Paul Mitchell-Davison is another composer whose music moves between jazz and contemporary classical, his Lullaby was originally written for tenor saxophone and harp in 1996 and premiered by Andy Scott and Lauren Scott, and was written to celebrate the birth of their son. It is quiet and gentle piece. 

Jenni Watson first performed her arrangement of Debussy's Dr Gradus ad Parnassum (from Children's Corner) at the World Saxophone Congress in Zagreb in 2018. The result is a delightfully virtuosic piece that virtually reinvents Debussy for the saxophone. The World Saxophone Congress crops up again in the next piece, as American composer Amy Quate wrote Light of Sothis for the seventh congress in 1982. Sothis, now called Sirius, is the star aspect of the goddess Isis, whose light confines the cycles of nature which bring beauty, prosperity and life. It is believed that Sothis blesses with sacred illumination and it is this which Quate depicts in Light of Sothis. It is in three movements, the quietly lyrical Grace, the vividly impulsive Passion, and the flowing Faith which seems to evaporate into thin air.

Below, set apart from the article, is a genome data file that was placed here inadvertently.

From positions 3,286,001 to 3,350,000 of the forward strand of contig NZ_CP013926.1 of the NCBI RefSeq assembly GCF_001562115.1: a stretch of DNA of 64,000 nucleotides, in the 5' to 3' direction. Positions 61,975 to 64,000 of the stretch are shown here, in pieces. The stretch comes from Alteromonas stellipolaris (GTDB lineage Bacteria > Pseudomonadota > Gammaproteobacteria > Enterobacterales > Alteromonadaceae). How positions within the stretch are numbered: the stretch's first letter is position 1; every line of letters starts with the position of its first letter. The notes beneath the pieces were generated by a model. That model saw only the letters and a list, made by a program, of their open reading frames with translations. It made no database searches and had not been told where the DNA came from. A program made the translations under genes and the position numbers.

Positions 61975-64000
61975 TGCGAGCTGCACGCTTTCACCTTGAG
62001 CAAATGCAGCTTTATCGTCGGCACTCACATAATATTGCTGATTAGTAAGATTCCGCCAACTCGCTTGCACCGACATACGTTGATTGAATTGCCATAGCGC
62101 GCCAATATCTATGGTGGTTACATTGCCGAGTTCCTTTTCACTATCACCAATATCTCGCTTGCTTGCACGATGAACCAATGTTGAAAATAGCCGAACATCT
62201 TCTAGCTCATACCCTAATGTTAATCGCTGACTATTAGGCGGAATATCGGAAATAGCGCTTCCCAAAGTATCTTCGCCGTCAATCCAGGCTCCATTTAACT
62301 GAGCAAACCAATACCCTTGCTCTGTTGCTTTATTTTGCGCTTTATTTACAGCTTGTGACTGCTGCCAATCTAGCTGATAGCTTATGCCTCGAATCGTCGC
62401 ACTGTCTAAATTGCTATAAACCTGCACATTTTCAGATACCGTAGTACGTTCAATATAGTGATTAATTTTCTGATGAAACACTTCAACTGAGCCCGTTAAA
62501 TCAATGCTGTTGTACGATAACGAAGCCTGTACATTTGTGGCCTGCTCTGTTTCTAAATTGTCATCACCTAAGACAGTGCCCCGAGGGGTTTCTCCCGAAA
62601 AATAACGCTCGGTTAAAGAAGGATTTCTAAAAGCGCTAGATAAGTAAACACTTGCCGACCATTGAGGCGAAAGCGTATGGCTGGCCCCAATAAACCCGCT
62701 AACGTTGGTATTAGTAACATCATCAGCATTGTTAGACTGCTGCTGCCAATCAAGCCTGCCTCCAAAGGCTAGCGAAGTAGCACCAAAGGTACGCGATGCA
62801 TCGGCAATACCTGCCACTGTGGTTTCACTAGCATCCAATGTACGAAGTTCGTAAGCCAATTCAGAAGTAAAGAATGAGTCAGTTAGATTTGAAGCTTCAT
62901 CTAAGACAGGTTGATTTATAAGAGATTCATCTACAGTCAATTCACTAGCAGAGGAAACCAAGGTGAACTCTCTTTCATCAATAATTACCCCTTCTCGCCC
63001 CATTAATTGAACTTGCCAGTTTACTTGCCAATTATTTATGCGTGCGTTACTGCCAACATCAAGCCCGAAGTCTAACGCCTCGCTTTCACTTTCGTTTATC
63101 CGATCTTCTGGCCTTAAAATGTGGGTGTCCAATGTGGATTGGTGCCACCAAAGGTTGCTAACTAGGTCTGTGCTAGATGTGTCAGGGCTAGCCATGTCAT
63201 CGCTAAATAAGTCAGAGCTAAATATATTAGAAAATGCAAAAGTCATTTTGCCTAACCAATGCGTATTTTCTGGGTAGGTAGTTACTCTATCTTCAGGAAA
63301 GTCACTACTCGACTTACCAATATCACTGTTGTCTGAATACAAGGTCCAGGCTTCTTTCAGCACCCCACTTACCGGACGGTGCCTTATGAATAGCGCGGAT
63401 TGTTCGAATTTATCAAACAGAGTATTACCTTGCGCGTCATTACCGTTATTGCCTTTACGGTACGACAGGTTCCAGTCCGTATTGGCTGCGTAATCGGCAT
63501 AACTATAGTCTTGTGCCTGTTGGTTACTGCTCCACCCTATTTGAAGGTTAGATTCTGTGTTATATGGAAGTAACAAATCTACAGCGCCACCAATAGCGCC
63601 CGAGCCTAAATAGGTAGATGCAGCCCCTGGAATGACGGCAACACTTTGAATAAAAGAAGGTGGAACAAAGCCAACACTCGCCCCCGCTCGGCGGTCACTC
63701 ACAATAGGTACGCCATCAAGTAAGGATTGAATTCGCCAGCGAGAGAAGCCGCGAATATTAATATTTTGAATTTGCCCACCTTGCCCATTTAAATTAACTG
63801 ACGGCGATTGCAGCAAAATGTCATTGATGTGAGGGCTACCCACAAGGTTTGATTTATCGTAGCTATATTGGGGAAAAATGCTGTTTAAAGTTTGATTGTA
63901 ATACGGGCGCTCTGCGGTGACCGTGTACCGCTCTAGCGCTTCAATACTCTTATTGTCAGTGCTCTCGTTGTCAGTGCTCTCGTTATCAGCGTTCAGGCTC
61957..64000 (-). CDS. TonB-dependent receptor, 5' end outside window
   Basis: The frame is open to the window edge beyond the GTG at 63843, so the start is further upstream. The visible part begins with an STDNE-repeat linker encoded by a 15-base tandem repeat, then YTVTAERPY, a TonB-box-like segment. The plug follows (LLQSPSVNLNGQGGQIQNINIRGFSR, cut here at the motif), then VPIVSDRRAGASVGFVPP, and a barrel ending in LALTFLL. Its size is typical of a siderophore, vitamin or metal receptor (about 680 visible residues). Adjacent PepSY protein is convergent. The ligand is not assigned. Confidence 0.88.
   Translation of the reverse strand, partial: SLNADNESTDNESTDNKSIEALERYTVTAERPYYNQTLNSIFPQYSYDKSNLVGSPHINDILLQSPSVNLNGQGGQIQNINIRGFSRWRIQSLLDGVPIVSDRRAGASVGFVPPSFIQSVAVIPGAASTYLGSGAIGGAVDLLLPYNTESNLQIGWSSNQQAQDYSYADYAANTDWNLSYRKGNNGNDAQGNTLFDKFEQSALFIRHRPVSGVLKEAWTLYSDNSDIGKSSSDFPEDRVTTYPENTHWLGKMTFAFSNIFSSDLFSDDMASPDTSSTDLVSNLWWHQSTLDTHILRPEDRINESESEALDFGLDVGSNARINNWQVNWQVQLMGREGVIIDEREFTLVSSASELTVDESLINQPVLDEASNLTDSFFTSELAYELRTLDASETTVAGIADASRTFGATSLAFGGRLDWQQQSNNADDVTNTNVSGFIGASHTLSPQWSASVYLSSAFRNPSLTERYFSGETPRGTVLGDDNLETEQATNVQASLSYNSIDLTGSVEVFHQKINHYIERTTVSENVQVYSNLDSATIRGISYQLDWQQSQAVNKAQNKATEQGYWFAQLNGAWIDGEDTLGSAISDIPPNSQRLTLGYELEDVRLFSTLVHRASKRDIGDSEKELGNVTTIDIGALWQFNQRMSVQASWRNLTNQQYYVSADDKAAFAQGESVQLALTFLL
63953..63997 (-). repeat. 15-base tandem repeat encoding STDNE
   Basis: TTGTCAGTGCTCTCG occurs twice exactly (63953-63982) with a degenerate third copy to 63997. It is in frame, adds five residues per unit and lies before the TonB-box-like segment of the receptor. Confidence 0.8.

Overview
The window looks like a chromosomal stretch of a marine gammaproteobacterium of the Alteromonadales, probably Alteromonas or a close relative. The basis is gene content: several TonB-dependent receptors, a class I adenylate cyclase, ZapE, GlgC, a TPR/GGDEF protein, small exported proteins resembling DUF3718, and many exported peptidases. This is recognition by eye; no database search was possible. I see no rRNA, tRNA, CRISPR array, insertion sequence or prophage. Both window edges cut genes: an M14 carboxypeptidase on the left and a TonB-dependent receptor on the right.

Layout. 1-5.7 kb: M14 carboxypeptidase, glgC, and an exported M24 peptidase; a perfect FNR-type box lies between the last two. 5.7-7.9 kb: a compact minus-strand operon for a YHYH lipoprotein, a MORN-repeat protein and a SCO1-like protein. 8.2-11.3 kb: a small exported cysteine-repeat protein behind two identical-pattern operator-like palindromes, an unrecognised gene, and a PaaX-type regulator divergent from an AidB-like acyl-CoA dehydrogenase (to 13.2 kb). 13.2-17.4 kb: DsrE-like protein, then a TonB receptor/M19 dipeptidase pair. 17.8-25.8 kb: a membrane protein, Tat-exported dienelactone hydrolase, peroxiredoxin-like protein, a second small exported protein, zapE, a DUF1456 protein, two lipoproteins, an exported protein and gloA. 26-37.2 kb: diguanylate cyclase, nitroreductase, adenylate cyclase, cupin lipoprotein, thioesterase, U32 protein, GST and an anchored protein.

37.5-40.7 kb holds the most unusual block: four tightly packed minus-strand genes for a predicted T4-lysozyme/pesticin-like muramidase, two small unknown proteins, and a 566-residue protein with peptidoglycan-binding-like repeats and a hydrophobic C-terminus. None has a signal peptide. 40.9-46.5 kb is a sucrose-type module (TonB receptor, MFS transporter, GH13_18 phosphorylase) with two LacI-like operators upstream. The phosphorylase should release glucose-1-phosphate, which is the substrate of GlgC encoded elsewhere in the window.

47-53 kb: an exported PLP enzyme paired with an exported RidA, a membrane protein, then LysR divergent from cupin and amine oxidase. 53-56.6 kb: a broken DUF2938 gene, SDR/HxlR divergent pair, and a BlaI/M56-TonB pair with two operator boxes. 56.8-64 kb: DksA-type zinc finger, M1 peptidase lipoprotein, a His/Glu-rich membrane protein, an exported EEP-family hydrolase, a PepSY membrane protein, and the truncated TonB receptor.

Jules Demersseman was a virtuoso flute player and composer, but also a friend of Adolphe Sax and his Fantasy on Carnival of Venice was written for one of Sax's pupils. We end with the slightly corny but wonderfully over-the-top virtuoso drama we might expect from such a work. Penman and Pease relish the opportunities both for drama and for showing off.

The result is an engaging and eclectic selection of pieces that makes a lovely disc to dip into.

Pedro Ituralde (1929-2020) - Pequena Czarda
Richard Rodney Bennett (1936-2012) - Four Country Dances
Andy Scott (born 1966) - Three Letter Word
Andy Scott - And Everything is Still
Robert Planel (1908-1994) - Prelude et Saltarelle
Alistair Penman (born 1988)
Paul Mitchell-Davidson (born 1946)
Claude Debussy (1862-1918), arr. Jenni Watson (born 1985) - Dr Gradus ad Parnassum